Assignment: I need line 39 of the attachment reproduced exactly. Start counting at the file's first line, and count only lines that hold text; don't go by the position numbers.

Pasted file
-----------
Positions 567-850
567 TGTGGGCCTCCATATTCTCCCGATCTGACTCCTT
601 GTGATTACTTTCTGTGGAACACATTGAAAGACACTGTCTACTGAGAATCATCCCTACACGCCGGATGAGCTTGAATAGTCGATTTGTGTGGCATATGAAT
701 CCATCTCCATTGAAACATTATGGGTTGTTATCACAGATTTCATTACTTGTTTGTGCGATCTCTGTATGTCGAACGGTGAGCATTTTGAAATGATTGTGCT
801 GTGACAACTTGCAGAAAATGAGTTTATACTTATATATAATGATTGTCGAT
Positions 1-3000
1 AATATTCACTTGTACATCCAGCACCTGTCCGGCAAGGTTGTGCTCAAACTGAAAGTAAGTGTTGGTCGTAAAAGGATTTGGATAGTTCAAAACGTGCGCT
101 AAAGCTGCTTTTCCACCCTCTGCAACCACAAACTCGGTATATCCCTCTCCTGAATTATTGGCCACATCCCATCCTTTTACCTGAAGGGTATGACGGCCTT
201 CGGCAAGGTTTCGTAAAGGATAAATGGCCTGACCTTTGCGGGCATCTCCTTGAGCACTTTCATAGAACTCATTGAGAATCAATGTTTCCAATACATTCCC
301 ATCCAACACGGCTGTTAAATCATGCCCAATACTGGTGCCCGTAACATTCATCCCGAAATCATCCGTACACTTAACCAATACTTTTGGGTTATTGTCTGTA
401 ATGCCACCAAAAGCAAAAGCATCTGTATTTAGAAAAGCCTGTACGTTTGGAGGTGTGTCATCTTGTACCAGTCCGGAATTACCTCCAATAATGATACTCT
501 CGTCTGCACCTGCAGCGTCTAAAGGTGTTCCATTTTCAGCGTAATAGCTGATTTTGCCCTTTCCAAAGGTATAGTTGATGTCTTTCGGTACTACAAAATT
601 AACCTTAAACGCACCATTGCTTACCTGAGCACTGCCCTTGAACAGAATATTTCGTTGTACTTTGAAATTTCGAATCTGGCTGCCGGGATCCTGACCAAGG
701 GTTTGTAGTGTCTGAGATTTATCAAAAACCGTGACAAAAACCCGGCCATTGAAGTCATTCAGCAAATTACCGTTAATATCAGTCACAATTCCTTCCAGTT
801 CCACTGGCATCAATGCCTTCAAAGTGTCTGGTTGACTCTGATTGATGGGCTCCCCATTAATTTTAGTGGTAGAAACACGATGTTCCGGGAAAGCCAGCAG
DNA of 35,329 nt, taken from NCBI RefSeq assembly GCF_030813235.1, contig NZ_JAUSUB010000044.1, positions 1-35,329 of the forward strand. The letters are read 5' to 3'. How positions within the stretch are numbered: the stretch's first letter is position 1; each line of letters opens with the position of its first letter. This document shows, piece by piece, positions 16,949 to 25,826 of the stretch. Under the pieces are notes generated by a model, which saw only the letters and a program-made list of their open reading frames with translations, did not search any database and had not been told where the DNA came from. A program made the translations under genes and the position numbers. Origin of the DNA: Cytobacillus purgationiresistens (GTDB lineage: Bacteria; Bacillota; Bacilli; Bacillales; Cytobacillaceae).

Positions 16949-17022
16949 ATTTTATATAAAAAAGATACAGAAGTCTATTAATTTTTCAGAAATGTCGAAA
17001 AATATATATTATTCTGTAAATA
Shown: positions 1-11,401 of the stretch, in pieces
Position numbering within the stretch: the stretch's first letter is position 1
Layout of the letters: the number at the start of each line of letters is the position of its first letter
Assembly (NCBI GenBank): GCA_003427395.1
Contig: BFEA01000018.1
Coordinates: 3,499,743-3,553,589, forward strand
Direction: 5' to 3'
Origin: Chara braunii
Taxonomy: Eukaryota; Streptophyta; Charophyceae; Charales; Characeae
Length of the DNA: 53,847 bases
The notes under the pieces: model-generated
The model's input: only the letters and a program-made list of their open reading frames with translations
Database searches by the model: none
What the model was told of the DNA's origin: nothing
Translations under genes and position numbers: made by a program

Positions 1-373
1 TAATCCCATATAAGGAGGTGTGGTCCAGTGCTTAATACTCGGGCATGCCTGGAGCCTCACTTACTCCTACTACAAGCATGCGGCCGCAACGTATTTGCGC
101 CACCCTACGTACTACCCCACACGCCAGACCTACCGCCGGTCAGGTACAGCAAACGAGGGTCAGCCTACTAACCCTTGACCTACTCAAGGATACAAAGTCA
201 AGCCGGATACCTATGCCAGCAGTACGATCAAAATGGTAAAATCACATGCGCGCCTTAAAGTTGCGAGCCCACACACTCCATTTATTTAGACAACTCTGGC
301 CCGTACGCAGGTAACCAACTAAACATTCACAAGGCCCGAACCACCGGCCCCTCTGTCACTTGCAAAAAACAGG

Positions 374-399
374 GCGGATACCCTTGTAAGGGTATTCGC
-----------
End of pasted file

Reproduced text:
301 CCGTACGCAGGTAACCAACTAAACATTCACAAGGCCCGAACCACCGGCCCCTCTGTCACTTGCAAAAAACAGG